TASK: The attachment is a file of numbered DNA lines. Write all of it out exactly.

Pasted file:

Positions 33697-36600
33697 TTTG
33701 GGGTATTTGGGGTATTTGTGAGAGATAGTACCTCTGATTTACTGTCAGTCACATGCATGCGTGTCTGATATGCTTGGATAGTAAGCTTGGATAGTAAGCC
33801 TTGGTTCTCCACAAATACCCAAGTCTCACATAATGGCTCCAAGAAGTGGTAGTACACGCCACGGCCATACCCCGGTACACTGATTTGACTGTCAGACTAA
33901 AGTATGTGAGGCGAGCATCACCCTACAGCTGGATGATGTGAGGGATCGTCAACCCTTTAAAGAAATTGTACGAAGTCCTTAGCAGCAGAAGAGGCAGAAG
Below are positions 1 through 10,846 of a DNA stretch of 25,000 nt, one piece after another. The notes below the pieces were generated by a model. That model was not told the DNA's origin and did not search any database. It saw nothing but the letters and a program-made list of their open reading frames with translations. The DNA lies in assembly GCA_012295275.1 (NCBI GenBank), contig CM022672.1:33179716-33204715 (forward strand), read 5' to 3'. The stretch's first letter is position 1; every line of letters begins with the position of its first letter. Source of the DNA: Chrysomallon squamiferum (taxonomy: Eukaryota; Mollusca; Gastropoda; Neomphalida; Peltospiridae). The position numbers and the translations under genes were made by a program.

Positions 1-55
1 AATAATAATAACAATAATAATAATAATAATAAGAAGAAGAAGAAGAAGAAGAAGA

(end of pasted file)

Positions 33697-36600
33697 TTTG
33701 GGGTATTTGGGGTATTTGTGAGAGATAGTACCTCTGATTTACTGTCAGTCACATGCATGCGTGTCTGATATGCTTGGATAGTAAGCTTGGATAGTAAGCC
33801 TTGGTTCTCCACAAATACCCAAGTCTCACATAATGGCTCCAAGAAGTGGTAGTACACGCCACGGCCATACCCCGGTACACTGATTTGACTGTCAGACTAA
33901 AGTATGTGAGGCGAGCATCACCCTACAGCTGGATGATGTGAGGGATCGTCAACCCTTTAAAGAAATTGTACGAAGTCCTTAGCAGCAGAAGAGGCAGAAG
Below are positions 1 through 10,846 of a DNA stretch of 25,000 nt, one piece after another. The notes below the pieces were generated by a model. That model was not told the DNA's origin and did not search any database. It saw nothing but the letters and a program-made list of their open reading frames with translations. The DNA lies in assembly GCA_012295275.1 (NCBI GenBank), contig CM022672.1:33179716-33204715 (forward strand), read 5' to 3'. The stretch's first letter is position 1; every line of letters begins with the position of its first letter. Source of the DNA: Chrysomallon squamiferum (taxonomy: Eukaryota; Mollusca; Gastropoda; Neomphalida; Peltospiridae). The position numbers and the translations under genes were made by a program.

Positions 1-55
1 AATAATAATAACAATAATAATAATAATAATAAGAAGAAGAAGAAGAAGAAGAAGA